The extra cost of delivery charges in Scotland relative to the rest of the UK has risen to £43.1 million this year with the north and north-east bearing the brunt.
Claims that consumers are being ripped off by the surcharges were made after independent analysis conducted by the Scottish Parliament Information Centre (Spice) showed the figure has risen by more than £6.8 million since 2017.
The figures, published just before the Christmas rush, have been put down to the growth of online shopping during the coronavirus crisis.
Over the last few years Spice has estimated the additional cost to Scotland of parcel delivery surcharges relative to the rest of the UK.
In 2017 Spice estimated an extra cost of £36.3m for Scotland, a total that rose to £38m in December 2018 and £40m by November last year.
The latest calculation found the figure now stands at £43.1m, an increase of 19% since 2017.
Scottish consumers in rural areas – who are often more dependent on online shopping than those who live on the mainland – should not have to live with these eye-watering surcharges. Having to pay extra delivery charges will really hit the pockets of working families this festive season.”
Moray MSP Richard Lochhead
When the figures were broken down by Scottish Parliament constituency, it was found that Inverness and Nairn was the worst affected with £7.8m, 18% of total cost to Scotland.
It was followed by other rural areas with Skye, Lochaber and Badenoch in second place with a total of £6.7 million, 16% of total cost to Scotland.
Caithness, Sutherland and Ross was third with £5.2 million, the equivalent of 12% of the total Scottish cost.
Overall, the Highlands and Islands accounted for £30.16m of the total with Argyll and Bute coming to £3.34m, Moray £2.99m, the Western Isles £1.63m, Shetland £1.3m and the Orkneys £1.09m.
The total for north-east constituencies came to £7.18m with Aberdeenshire East accounting for £2.63m, Banffshire and Buchan Coast £2.18m and Aberdeenshire West £2.34m.
The Spice analysis said: The growth in online shopping spurred by the pandemic, particularly in the lead-up to the festive period, is likely to further exacerbate the parcel delivery disadvantage faced by many Scottish consumers.
“Recent research shows more consumers are planning on doing their Christmas gift shopping online due to shop closures and Covid-19-related anxieties around going in-store.”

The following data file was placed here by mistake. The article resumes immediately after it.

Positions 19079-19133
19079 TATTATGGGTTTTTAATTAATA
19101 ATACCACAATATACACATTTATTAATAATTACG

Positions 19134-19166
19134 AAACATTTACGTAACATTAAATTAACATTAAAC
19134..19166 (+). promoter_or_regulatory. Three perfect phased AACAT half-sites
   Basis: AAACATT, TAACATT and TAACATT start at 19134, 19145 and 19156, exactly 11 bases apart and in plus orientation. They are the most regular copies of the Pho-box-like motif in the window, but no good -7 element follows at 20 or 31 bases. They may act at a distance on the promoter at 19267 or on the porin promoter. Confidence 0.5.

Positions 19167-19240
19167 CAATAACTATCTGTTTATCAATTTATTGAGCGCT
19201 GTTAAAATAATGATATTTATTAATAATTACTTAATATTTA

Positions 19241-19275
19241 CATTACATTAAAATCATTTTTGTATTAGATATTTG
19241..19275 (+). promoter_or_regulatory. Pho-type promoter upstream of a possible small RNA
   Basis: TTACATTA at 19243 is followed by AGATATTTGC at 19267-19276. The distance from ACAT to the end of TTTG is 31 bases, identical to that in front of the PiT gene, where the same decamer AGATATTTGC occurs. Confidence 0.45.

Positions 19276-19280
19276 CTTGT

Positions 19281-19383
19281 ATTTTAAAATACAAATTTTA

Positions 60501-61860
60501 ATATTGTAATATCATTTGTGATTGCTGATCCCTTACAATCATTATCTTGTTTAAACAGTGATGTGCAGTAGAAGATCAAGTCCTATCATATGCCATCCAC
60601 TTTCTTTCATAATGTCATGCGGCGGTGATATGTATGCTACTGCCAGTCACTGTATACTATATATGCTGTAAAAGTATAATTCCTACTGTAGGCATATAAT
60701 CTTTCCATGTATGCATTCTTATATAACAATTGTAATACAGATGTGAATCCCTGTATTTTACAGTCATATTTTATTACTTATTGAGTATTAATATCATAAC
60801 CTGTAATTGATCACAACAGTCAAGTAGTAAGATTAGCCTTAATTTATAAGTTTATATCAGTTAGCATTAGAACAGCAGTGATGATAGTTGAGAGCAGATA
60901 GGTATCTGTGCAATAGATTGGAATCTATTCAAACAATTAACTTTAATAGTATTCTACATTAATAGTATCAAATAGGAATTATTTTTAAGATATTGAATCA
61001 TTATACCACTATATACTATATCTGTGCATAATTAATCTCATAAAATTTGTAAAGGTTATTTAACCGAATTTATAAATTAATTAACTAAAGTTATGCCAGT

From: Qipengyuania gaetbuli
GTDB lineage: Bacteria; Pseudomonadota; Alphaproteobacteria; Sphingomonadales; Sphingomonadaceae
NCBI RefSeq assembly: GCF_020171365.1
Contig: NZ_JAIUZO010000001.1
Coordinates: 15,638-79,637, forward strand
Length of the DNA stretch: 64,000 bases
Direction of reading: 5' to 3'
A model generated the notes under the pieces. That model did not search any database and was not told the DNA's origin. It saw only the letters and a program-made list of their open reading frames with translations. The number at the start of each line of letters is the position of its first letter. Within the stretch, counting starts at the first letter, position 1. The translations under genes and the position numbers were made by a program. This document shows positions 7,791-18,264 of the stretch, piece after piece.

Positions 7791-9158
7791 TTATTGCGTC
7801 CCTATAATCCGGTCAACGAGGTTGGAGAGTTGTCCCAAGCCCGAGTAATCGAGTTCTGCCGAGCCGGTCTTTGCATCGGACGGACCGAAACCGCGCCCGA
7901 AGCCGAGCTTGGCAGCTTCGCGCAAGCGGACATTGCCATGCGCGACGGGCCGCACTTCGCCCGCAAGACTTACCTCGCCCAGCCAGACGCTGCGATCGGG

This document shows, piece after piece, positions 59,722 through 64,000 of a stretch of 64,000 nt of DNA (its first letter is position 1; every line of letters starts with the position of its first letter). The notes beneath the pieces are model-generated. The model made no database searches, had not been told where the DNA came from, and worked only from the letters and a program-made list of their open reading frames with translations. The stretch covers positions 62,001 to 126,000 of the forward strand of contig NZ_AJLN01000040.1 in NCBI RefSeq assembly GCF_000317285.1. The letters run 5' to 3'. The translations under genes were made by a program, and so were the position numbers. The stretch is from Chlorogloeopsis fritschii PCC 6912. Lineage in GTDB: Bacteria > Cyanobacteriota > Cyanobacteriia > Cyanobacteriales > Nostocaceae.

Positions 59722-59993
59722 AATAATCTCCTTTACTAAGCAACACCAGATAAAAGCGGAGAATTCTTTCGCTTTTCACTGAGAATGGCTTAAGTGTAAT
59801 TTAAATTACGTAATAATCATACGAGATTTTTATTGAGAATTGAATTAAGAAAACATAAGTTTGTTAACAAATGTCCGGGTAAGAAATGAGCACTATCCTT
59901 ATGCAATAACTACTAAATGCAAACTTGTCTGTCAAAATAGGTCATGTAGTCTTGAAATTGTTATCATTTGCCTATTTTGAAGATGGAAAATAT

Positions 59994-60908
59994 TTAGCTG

SNP Moray MSP Richard Lochhead, who has campaigned against punitive delivery charges, said: “It is hugely frustrating to see that shoppers in Scotland have been forced to fork out an additional £43.1 million on parcel delivery surcharges this year simply because of where they live.
“Despite widespread support for the Fair Delivery Charges campaign, charges continue to rise year on year. Since I started this campaign, the cost of these surcharges has increased by an eyewatering £6.8m.
“The campaign is making a positive difference but given that online shopping is on the rise, particularly this year due to the Covid-19 restrictions, so is the postcode penalty paid by households and businesses in Scotland.
“Scottish consumers in rural areas – who are often more dependent on online shopping than those who live on the mainland – should not have to live with these eye-watering surcharges. Having to pay extra delivery charges will really hit the pockets of working families this festive season.
“We know times are tough for businesses at the moment, but consumers should not be bearing the brunt of these challenges. I would urge all delivery companies to level the playing field for everyone and stop adding on these ridiculous surcharges.”
Mr Lochhead added: “Enough is enough – the Tories at Westminster can’t sit on their hands any longer. It’s time for the UK Government, to introduce meaningful legislation that will put a stop to these unfair surcharges once and for all.”
The UK Government has been approached for comment.